Chemistry graduates are in demand from a wide range of industries, from the food, oil, chemicals and pharmaceuticals to consultancy, technical analysis and teaching. They're also prized by business and finance employers for their research and data handling skills — anywhere there is research and data to be explained, you can find chemistry grads. If you want a career in research, you need a doctorate, so start planning now if you fancy one of these exciting and challenging jobs - but good students can usually get grants to take a doctorate, so don't worry about the financing if you think you have what it takes. The recession wasn’t too kind to chemists, particularly in the pharmaceutical industry (one of the key employers for chemists), but things are getting back to normal for this flexible group and it's one of the few degrees that is bucking the current trend and increasing graduate numbers.

Physics

What are graduates doing after six months?

This is what graduates told us they were doing (and earning), shortly after completing their course. We've crunched the numbers to show you if these immediate prospects are high, medium or low, compared to those studying this subject/s at other universities.

£19,000
med
Average annual salary
96%
med
Employed or in further education
91%
med
Employed in a role where degree was essential or beneficial

Top job areas of graduates

16%
Science, engineering and production technicians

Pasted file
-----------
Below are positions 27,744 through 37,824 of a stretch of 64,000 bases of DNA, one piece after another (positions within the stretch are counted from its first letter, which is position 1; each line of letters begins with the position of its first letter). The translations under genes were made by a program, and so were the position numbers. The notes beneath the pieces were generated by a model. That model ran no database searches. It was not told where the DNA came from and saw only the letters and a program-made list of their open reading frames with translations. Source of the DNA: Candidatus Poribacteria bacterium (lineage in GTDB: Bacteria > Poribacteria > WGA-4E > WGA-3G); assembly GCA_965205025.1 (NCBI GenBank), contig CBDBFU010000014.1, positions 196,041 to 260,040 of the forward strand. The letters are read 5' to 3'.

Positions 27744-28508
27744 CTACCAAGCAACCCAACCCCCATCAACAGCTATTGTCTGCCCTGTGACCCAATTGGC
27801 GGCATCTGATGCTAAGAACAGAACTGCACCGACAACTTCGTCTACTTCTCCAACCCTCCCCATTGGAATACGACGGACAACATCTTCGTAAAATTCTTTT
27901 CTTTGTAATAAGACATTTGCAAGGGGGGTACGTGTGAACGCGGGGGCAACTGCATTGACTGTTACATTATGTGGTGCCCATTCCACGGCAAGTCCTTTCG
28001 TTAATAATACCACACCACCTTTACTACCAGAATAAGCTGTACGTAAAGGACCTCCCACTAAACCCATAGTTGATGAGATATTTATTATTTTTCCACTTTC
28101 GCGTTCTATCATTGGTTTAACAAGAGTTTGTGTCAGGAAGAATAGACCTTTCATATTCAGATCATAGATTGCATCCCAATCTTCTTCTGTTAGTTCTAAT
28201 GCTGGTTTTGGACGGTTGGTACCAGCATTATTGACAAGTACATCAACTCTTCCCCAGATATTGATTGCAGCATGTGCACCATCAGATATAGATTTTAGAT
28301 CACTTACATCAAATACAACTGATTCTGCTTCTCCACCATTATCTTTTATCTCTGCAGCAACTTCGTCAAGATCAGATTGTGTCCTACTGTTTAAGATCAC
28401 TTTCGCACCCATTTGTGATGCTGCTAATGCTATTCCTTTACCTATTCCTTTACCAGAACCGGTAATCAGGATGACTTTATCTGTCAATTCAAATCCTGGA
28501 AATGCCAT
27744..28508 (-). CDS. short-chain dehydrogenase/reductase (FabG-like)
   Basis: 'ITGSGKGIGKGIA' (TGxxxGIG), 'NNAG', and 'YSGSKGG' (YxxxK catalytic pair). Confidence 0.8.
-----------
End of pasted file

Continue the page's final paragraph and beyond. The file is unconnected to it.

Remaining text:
14%
Sales assistants and retail cashiers
11%
Natural and social science professionals
What do graduate employment figures really tell you?

Although the subject has seen a bit of resurgence in recent years, the UK is still felt to be short of physics graduates, and in particular physicists training as teachers. If you want a career in physics research — in all sorts of areas, from atmospheric physics to lasers - you'll probably need to take a doctorate, and so have a think about where you would like to do that and how you might fund it (the government funds many physics doctorates, so you might not find it as hard as you think). With that in mind, it's not surprising that just over a fifth of physics graduates go on to take doctorates when they finish their degree, and well over a third of physicists take some kind of postgraduate study in total. Physics is highly regarded and surprisingly versatile, which is why physics graduates who decide not to stay in education are more likely to go into well-paid jobs in the finance industry than they are to go into science. The demand and versatility of physics degrees goes to explain why they're amongst the best-paid science graduates.